OUR BURNING PLANET OP-ED
Green transition to renewables is a massive job creator — South Africa can learn from Denmark’s mistakes
To reach Denmark’s goal of reducing its CO2 emissions by 70% in 2030, it will take 290,000 human years over the next 10 years. About 90,000 of these will come from unskilled workers in the building, construction and infrastructure sectors. Similarly, South Africa’s transition from coal to renewable energy will demand thousands of new jobs.
Kristoffer Böttzauw is director-general at the Danish Energy Agency and Tobias Elling Rehfeld is Danish Ambassador to South Africa.
If you go for a stroll at a beach around Cape Town today, dipping your toes in the water, you will probably enjoy springtime and pay no attention to the sea besides its beauty. Now, picture yourself at the exact same spot in the year 2100. The sea may at that point have risen by one metre. What was once a walk on the beach now requires knowing how to swim.
This is just one of many future images illustrating the conclusions of the latest IPCC report. Today, the globe is nearly 1°C warmer than it has been over the past 200 years. Looking ahead, our current CO2-emission path cannot prevent temperatures rising above 2°C. This will cause rising sea levels, among many other climatic changes.
The report tells us, though, that we stand a chance of keeping temperature rises below 2°C if we see emissions halved by 2050 and reach carbon neutrality by around 2075.
Denmark has gained green-transition experience accumulated over more than 30 years and has shown that it is possible to establish renewable energy, such as wind power, in a cost-efficient manner. During the same period, we have secured our welfare system with economic growth of around 65%.
Today, about half of Denmark’s electricity supply is covered by wind and solar power. This makes Denmark, with a population of about six million people, the country with the world’s highest share of variable renewable energy in its electricity system. Still, we have maintained world-class security of electricity supply with an average of only 20 minutes of power outage a year.
Denmark’s path for its net-zero target by 2050 is among other things based on large-scale offshore wind farms connected to the world’s first energy islands. In 2020, a broad majority of the Danish Parliament approved the realisation of two offshore wind energy islands. The North Sea Energy Island will produce as yet unseen amounts of green electricity and, when fully implemented, a potential capacity of 10 gigawatts. This will provide 10 million European households with green energy.
The energy islands can produce massive amounts of wind power in the future, which also creates a future possibility for sector coupling through Power-to-X conversion.
Green transition calls for a vast workforce
Today, Denmark shares its experiences with 19 countries, which collectively emit more than two thirds of the global CO2 emissions. Since 2012, South Africa has been one of these countries. Our countries share the vision of a just transition where phasing out fossil fuels/coal does not increase inequality in society, but creates economic growth and jobs.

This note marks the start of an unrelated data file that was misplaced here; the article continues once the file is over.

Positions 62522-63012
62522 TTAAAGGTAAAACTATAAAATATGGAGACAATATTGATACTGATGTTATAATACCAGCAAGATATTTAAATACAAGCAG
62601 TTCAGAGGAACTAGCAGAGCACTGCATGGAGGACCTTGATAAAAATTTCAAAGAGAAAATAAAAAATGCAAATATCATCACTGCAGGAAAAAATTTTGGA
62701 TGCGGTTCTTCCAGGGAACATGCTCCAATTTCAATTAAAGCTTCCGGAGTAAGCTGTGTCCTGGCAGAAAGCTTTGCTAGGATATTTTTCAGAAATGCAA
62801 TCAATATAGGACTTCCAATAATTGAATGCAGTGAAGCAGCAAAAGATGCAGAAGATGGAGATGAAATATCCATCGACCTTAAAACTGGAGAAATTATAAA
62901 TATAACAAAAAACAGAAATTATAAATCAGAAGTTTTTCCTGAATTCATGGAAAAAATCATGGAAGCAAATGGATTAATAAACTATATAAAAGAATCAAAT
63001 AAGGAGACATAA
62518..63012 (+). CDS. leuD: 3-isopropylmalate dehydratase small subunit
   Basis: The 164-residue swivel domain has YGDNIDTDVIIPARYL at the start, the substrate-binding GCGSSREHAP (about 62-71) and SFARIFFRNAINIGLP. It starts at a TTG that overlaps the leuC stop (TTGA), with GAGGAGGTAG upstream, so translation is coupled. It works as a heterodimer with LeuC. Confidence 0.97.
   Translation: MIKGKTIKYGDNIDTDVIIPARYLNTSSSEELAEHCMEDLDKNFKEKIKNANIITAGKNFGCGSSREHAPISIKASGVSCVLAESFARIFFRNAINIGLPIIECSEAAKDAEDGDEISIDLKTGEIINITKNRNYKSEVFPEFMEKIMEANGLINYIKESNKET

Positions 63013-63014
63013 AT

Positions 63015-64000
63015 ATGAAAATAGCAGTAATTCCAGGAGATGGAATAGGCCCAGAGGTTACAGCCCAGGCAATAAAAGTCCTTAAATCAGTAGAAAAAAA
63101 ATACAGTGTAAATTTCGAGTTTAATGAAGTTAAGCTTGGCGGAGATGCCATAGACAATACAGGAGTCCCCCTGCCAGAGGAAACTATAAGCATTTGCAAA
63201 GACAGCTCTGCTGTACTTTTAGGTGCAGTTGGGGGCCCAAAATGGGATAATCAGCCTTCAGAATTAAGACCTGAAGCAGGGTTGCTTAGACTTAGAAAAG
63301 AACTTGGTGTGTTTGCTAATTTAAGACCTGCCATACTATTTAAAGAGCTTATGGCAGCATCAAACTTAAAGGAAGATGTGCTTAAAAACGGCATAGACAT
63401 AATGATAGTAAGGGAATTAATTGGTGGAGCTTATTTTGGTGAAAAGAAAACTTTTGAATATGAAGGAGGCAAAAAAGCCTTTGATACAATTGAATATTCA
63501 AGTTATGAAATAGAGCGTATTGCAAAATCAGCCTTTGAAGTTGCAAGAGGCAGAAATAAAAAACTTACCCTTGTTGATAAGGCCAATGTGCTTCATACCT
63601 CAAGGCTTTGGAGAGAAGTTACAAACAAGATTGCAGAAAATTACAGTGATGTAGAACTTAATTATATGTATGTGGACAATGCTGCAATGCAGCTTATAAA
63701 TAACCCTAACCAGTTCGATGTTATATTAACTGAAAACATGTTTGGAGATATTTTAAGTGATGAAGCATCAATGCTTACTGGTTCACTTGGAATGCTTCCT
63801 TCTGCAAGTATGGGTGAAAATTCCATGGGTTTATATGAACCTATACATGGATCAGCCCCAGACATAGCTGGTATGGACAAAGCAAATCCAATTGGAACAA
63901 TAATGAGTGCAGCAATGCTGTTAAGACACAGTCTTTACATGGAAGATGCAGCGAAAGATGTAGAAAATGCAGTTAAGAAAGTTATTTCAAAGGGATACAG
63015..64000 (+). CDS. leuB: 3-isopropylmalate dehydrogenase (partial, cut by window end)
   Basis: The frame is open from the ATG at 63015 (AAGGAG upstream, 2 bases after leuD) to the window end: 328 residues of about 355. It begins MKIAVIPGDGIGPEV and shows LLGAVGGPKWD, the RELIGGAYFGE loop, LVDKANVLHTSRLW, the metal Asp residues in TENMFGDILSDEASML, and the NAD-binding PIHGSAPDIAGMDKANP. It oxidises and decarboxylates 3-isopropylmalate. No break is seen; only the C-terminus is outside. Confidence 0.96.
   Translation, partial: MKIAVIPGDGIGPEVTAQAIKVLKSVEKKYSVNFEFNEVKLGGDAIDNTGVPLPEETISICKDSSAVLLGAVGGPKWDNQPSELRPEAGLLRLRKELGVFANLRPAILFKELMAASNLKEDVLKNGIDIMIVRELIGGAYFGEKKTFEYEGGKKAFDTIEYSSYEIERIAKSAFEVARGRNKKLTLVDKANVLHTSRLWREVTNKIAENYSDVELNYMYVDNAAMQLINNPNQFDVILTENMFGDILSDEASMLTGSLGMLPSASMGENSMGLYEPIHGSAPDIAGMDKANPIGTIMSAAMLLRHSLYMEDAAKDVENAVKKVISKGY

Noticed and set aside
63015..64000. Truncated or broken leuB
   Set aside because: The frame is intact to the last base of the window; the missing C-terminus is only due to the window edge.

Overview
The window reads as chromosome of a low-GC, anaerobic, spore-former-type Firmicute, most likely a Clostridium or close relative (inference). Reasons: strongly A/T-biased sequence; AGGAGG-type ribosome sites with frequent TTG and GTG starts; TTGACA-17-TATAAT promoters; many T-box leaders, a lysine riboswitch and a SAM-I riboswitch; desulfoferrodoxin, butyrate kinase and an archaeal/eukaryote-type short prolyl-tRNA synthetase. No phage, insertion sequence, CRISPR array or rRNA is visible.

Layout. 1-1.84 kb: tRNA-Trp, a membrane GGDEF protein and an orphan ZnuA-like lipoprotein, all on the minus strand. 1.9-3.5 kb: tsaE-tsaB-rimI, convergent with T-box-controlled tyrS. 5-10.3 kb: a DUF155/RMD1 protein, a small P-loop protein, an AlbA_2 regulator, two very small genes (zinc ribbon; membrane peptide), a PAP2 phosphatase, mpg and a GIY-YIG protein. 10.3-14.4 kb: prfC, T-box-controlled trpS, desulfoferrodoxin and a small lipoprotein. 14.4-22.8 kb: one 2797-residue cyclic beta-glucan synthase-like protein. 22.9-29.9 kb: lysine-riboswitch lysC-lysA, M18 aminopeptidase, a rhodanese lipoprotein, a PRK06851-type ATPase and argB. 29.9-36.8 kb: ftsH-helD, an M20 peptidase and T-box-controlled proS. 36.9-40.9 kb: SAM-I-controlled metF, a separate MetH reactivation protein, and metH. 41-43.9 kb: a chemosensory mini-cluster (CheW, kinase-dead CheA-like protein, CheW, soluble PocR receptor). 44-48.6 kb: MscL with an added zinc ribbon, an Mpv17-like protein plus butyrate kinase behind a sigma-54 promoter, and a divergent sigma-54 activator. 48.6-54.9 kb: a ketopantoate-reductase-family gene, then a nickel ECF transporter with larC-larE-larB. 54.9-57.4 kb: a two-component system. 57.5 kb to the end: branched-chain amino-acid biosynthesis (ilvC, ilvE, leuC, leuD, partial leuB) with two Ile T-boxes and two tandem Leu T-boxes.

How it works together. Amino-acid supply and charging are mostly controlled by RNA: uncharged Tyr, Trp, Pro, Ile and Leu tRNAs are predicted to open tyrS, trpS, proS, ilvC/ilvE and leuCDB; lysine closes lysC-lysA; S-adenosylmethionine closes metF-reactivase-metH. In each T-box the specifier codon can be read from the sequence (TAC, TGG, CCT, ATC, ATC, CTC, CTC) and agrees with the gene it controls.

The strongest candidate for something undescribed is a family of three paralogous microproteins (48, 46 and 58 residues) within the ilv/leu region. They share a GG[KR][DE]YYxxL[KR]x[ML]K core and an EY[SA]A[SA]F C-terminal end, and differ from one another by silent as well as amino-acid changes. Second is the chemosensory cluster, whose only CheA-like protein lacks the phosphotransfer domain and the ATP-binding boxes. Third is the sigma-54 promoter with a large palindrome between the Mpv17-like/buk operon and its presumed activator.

Peer to peer, we work together with relevant South African energy authorities on accelerating South Africa’s path from coal power and opening up for a more liberalised energy market that allows a higher share of renewable energy, while securing power in the sockets 24/7. The green transition requires huge investments and demands both a skilled and an unskilled workforce.
A recent study by the Danish utility branch organisation, Danish Energy, estimates that to reach Denmark’s goal of reducing its CO2 emissions by 70% in 2030, it will take 290,000 human years over the next 10 years — 90,000 of these will come from unskilled workers in the building, construction and infrastructure sectors. The total workforce needed covers different sectors and services in energy, industry and transportation and is based on synergies of sector coupling.
Heading towards 2030, the request for hands and heads will increase in new areas such as carbon-capture storage, power-to-X and heat pumps.
In the same way, South Africa’s transition from coal to wind, solar and hydro will demand thousands of jobs. Shifting to larger shares of fluctuating renewable energy will demand more flexibility in the energy system, which can be solved by including sectors such as heating and cooling. The higher the ambitions across sectors such as transportation, heating, cooling, buildings and so on, the bigger the workforce that will be needed to do the job.
South Africa has the opportunity to leapfrog some of the mistakes we have learnt from in Denmark during the past decades. Standing on the shoulders of these experiences, we are convinced that South Africa can secure future growth, jobs and welfare based on a more sustainable smart energy system. Together, we must do our utmost to reduce CO2 emissions, not least for the sake of future generations. OBP/DM
Daily Maverick © All rights reserved